– Accept that good food takes time. You have to be willing to spend the time to get the result. Everyday Food recipes are often quick and easy and I love them for weeknights, but I also love to make things that take more time on other nights. I enjoy making bread, even though I have to dedicate a day to watching it rise. For me, that’s fun and is better than a lot of other activities I can think of. It’s easy to buy packaged food that can be microwaved or reheated but you definitely get better food if you make it yourself.
– Make things yourself. Martha is a big believer in making your own stock, breadcrumbs, pie crust, jelly, etc. If you do this, you save lots of money. Of course it takes time. These things are almost always better tasting when you make them yourself. I admit I don’t do as much of this as I could and it’s something I’m working on.
– Cook with seasonal ingredients. Usually you get a magazine one month before the issue date, so the September Living issue arrives in August. This means there may be recipes for produce that are not yet in season when you get it. It’s tempting to want to make these delicious recipes when you get the magazine, but they will be more affordable when they’re actually in season. I also buy large quantities of seasonal ingredients (for example, I get a half bushel of apples in the fall) and cook with them a lot while they are available.
– Be critical. Yes, Martha is a doyenne of taste, however she doesn’t live in the middle class world. She often recommends kitchen tools that I think are too expensive or makes outrageous statements such as saying everyone should have 30 kinds of pasta in their pantry. Scale down what Martha does to make it possible in your world. She has fantastic ideas, but they have to be filtered and downsized. Actually I find that her magazines do a good job of doing just that – they provide recipes anyone can make for the most part. When you watch her on her show she will say outrageous things sometimes, but that’s the fun of Martha.
– Think about how you can save money in other aspects of your life. For me, organic food is non-negotiable. But it costs more. So we make sacrifices in other areas. That means being frugal in our daily lives and evaluating how to save money.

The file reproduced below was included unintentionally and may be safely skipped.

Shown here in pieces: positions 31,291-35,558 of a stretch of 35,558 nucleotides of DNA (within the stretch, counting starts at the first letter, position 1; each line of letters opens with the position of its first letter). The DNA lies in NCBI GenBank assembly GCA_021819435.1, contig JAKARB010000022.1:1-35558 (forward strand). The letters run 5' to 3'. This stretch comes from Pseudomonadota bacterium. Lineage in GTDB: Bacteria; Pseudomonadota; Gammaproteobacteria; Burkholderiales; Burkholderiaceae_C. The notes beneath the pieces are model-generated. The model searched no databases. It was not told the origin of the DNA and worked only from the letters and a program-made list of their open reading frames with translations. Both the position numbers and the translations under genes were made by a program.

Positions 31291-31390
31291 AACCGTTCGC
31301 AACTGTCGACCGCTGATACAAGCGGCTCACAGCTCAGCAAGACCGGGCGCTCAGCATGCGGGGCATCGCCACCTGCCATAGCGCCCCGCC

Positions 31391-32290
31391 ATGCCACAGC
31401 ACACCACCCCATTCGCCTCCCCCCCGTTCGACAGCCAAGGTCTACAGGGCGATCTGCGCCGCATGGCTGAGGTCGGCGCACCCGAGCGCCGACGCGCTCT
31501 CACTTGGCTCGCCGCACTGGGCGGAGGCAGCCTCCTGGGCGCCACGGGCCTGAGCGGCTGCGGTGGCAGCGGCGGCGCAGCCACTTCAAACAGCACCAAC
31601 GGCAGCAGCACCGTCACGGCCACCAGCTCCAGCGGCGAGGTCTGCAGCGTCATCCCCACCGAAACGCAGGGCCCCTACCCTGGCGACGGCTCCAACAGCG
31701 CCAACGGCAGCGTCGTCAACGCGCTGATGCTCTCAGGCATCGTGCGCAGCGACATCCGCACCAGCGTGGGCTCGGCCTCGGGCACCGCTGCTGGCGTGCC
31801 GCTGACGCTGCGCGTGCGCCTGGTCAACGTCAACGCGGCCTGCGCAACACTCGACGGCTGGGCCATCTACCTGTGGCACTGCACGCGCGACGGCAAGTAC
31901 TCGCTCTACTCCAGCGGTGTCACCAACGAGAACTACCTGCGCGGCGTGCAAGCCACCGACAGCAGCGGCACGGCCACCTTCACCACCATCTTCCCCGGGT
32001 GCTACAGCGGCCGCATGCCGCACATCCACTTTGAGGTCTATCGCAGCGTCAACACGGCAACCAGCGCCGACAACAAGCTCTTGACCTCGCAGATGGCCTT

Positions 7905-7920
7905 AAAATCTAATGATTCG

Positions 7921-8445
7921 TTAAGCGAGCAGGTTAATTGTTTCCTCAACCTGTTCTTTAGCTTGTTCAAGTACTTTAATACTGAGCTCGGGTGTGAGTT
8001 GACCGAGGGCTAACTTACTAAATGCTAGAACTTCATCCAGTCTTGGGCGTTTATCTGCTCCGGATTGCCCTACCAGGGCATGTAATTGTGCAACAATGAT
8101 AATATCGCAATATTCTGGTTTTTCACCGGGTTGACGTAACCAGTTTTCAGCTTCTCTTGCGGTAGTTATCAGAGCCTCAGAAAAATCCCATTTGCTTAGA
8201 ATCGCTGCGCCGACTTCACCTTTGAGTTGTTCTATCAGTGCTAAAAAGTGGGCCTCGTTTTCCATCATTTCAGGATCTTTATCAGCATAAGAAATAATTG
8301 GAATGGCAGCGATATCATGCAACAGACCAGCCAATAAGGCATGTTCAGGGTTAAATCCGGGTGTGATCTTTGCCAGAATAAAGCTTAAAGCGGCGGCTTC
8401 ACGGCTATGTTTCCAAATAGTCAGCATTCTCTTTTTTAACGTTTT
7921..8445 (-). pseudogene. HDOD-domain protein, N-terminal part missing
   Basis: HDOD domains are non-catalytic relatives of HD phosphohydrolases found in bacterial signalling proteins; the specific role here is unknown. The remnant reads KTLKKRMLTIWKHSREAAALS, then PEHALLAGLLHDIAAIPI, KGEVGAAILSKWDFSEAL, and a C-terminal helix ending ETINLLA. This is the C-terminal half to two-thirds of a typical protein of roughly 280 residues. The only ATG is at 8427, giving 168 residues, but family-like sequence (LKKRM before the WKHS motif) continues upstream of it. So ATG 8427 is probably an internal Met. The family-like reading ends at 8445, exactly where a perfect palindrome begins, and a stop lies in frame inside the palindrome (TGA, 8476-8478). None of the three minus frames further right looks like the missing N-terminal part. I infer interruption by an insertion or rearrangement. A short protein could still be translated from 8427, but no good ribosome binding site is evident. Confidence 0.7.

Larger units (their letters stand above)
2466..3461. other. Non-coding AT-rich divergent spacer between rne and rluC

– Make choices. We don’t drink alcohol and that’s a major expense for many people,but one I don’t have. As far as I’m concerned, this increases the money I have available for food. I know I would rather cook good food than go to the movies every weekend, so that’s a choice I make. As far as I’m concerned, it’s about recognizing what’s important to you and making it work in your life. We can’t all live Martha’s life where she can have anything she wants, any time. Instead, it’s about prioritizing and for me, good food is at the top of the list.
– Change how you think about food. I would rather have a delicious healthy dinner than all the potato chips in the world. So our house is mostly devoid of packaged food. If we want dessert, we make it. If we want a snack, we make popcorn or have cheese or fruit. Food is something you *make,* not something you take out of a package, in my opinion. Yes, sometimes it is expensive to buy goat cheese and organic eggs, but I don’t spend any money on packaged food so I think I come out ahead in terms of cost.
– Splurge when it’s worth it. Last year I ordered my Thanksgiving turkey from Martha. It was organic, free range, and pasture raised. It cost an arm and a leg. But it was the best turkey I have ever had in my entire life. It was worth every dime. Choose special things like this to spend your money on and the joy will carry over as you’re being creative with inexpensive meals at other times.
– Don’t just throw dinner together if you can avoid it. Enjoy what you’re making and eating. It makes me a happier person to eat something that I’ve anticipated for a few hours and which has new, interesting, or delicious flavors. Eat consciously and allow the money you spend on food to translate to real satisfaction.
Do you have any tips to share about how you afford to cook Martha? I would love to hear them.
Thanks for the valuable tips on cooking Martha for less. When I make my menu plan for the week, I also base it around what’s on sale at my favorite grocery store.
I’m with you – use that freezer space for all it’s worth! One of the complaints I often hear from friends who are just starting to cook regularly is that stocking a pantry can be expensive, but once you’ve got your gear in place, it pays for itself with the ability to make meals on the fly. (Canned beans and frozen veggies are LIFESAVERS!)
This is a fabulous list! Thanks for posting it; it really makes sense in so many ways. You can easily emulate someone’s style without following every single step; you’ve certainly proved this by pointing out these money-saving tips. I agree about restaurant food; I find myself increasingly disappointed after many meals eaten out. Often it’s more about just sitting uninterrupted and having someone else do the cooking/cleaning up than it is about the food. For good food, I make it myself at home.